Sunday Lifestyle

Puzzle sleuthing

- John Patrick F. Solano -


MANILA, Philippines - John Patrick F. Solano, 20, is a BS Applied Mathematics student at Polytechnic University of the Philippines. He was associate editor for his high school paper. “Writing defines me. I have a penchant for mind-boggling games like chess, Scrabble and Sudoku. In fact, I was the three-time defending champion in chess in our school when I was in high school and the NCR champion in the Philippine Sudoku Super Challenge for two consecutive years now in college.”

Puzzle sleuthing” means learning to use clues (e.g. letters formed in an incomplete word for crossword puzzle) to fathom how to complete a puzzle with speed and accuracy. It is a term I coined in my make-believe lexicon which is very similar to word sleuthing (a technique used in figuring out the spelling of unfamiliar words). I love using this detective work for it has helped me a lot of times.

As I go on a trip down my memory lane, I can vividly remember how my curiosity in solving puzzles like crossword and Sudoku puzzles, to name a few, has grown into an uncontrollable addiction. I crave it, live with it, and even dream of it! Each puzzle and I have created an unusual but integral bond where we seem to throb the same heartbeat of emotions and breathe the same air of success in its completion. It is as if I could hear its melodious rhythm, murmuring to me what letters to place in every white squares of a crossword puzzle, whispering to me what numbers to fill in every grid of a Sudoku puzzle…

When some people are under stress, they seek comfort food; I, on the other hand, seek puzzles to solve, which I call my “comfort activity.” Simply put, solving puzzles is in my system.

As puzzling as these puzzles I solve is David Almond’s Skellig. Written in lyrical prose, this children’s book is an adventure, a mystery and a family story. The story revolves around Michael, whose family has just moved into a new house. He and his parents worry about his premature baby sister who has a dysfunctional heart and needs to be hospitalized. He steps into the dilapidated garage and finds an arthritic man (or a strange kind of beast?); never does he know that this encounter would change his life forever.

He brings him aspirin, his favorite Chinese foods (menu order numbers 27 and 53) and brown ale. He notices that the man has growths in his shoulder blades and recalls a story that shoulder blades are the vestiges of angel wings. He later confides in his new friend Mina, an adventurous, knowledgeable, high-spirited girl, about the man in the garage. Before the garage is demolished, the two move the man into an abandoned house Mina inherited. Here, Michael and Mina discover that the man is not old, as the author is trying to impose and inculcate in the readers’ imagination; rather, he is young and handsome. Also, he unbelievably has wings, which are what Michael has noticed in their first few encounters. The man finally introduces himself as “Skellig” to the two children.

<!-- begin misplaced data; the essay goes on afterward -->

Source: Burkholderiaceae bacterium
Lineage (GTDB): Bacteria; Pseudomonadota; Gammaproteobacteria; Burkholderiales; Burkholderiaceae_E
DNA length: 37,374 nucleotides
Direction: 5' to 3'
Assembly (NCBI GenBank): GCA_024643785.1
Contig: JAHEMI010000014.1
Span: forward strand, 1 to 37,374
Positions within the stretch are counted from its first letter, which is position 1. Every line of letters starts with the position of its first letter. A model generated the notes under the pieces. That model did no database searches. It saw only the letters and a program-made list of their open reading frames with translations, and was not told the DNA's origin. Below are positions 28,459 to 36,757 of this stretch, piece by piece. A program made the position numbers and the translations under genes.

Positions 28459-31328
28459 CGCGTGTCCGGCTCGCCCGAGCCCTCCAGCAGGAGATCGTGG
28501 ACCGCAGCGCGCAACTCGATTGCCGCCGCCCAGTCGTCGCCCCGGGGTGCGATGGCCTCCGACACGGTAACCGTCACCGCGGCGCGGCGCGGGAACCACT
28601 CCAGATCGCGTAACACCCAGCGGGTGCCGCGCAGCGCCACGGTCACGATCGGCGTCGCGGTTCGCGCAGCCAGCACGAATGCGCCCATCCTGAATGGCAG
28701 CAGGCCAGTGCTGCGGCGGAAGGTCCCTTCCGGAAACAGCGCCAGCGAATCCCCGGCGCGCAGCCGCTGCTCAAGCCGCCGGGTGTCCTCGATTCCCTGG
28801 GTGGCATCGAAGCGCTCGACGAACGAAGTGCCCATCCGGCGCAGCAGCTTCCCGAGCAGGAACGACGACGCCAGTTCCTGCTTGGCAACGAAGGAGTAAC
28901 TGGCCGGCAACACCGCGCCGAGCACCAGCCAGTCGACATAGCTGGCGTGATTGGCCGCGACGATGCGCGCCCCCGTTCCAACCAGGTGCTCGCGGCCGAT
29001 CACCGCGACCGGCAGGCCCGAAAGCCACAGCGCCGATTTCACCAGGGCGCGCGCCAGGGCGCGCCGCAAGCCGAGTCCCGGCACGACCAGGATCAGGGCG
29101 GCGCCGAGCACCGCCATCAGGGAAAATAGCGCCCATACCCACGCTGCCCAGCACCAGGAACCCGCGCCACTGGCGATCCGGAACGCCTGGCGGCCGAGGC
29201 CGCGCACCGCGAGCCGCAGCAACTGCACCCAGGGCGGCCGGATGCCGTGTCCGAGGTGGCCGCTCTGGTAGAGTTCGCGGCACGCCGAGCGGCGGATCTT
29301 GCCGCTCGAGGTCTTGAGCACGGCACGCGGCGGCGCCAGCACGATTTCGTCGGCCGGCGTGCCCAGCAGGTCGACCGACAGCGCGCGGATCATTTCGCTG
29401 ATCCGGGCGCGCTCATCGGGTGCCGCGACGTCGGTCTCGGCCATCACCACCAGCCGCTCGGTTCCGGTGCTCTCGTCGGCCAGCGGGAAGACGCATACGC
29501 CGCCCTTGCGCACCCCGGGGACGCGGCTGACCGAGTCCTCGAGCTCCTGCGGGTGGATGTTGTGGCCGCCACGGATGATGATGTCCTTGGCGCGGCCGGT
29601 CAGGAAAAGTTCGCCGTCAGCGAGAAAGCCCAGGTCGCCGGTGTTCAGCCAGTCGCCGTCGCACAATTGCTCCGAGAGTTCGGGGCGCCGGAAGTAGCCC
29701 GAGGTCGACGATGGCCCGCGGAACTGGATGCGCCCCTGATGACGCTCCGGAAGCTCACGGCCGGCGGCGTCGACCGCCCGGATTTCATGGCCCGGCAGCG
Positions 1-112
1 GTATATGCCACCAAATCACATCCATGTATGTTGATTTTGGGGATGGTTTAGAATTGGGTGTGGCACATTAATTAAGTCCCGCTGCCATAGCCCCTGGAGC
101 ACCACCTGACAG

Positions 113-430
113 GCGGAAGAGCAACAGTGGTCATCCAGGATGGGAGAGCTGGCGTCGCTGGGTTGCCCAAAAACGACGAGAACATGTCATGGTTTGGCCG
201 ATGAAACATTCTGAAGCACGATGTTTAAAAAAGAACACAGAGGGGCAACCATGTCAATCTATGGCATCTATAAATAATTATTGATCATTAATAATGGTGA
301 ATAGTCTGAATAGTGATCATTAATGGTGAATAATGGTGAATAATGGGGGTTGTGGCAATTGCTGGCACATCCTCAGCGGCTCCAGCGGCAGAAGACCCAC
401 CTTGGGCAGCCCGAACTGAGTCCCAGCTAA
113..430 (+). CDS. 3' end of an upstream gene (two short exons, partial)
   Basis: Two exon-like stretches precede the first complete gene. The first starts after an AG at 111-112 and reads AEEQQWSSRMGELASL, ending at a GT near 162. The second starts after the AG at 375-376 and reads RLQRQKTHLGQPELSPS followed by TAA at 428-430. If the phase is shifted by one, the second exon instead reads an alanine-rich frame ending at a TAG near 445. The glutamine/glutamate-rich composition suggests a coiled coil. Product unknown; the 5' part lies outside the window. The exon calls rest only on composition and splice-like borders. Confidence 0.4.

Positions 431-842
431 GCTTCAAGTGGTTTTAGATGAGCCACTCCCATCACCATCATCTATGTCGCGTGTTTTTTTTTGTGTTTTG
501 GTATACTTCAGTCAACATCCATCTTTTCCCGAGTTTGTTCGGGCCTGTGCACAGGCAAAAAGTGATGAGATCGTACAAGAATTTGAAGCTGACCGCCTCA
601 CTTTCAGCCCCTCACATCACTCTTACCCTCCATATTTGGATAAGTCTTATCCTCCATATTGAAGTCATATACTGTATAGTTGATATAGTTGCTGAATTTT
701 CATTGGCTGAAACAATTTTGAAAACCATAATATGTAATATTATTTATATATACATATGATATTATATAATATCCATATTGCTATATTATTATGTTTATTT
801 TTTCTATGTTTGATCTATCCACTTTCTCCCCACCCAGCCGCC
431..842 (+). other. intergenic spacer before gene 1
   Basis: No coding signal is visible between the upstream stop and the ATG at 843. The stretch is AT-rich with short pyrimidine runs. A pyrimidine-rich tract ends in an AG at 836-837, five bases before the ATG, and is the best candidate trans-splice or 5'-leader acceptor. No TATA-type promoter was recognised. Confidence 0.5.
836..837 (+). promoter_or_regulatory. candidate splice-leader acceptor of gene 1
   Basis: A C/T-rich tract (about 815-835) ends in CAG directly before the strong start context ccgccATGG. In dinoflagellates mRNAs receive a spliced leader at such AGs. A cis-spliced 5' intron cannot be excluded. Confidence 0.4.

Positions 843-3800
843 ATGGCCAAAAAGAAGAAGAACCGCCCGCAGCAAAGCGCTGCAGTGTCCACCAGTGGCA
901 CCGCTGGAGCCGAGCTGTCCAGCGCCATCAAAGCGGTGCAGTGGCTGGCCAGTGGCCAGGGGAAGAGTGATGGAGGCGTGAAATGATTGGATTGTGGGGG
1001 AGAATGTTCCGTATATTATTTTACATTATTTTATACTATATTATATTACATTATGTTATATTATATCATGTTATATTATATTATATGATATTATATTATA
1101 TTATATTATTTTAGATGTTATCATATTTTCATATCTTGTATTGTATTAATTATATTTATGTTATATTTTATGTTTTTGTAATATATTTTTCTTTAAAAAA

Then a turning point comes in Michael’s life when his baby sister’s condition worsens and she needs to undergo heart surgery. His mother stays in the hospital and dream about (truth is, she sees) Skellig holding the baby up in the air. The baby then survives the operation. Skellig bids farewell to Michael and Mina, thanking them for giving his life back again. In the end, they name the baby “Joy.”

Adventure stories always have a place in my heart for they pique my excitement. Characters in this genre work hard to overcome obstacles in their way. This exhilarates readers and this is the one defining quality I saw in the book: Michael and Mina working hard to help Skellig get his life back and the baby surviving the surgery with Skellig’s magical help. But the most admirable quality Almond stresses in the story is Skellig’s life’s shift from hopeless — almost lifeless — to a vibrant, optimistic one. The view into his character at the beginning invites dislike; at the end, it focuses on his positive outlook in life, which he once hurled in the pitch-black pit of resentment.

A columnist once wrote that the only books that truly impact your life are those books that you read at the right time. At the time I was reading Skellig, I had a dear friend who died of cancer. When I learned of her tragic death, I remained stationary in stages of denial and what ifs. The book kept me company during those dark times and lifted me up, as if I were also flying in mid-air. Turning each page of the book was like interlocking pieces of me in a jigsaw puzzle of realization. Piece by piece, I was able to relate to the story and found myself with a myriad of reasons to move on. The story taught me how to cope with sadness and disbelief overwhelming my sentience, just as Michael’s family did, having discovered the baby’s condition. It dawned on me that we should relish all the moments we have with our loved ones before the Reaper’s scythe takes away their life in a slash.

One might now ask, who or (more appropriately) what is Skellig? Is he a man, a bird, or an angel? Like a moribund flower under the scorching heat of the sun, my hope in finding who Skellig really is withered when it is not clarified till the end of the story. I admit I was quite disappointed, but it stirred excitement as well. As some puzzles wouldn’t want to be solved, Skellig’s true identity just can’t be unraveled (maybe for now) and is left as a mystery, a missing puzzle piece. The search is now on so if you’ll excuse me, I’ll have to find that missing puzzle piece through puzzle sleuthing and make sure that I’ll be the first one to unveil the mask of this mysterious but interesting puzzle.











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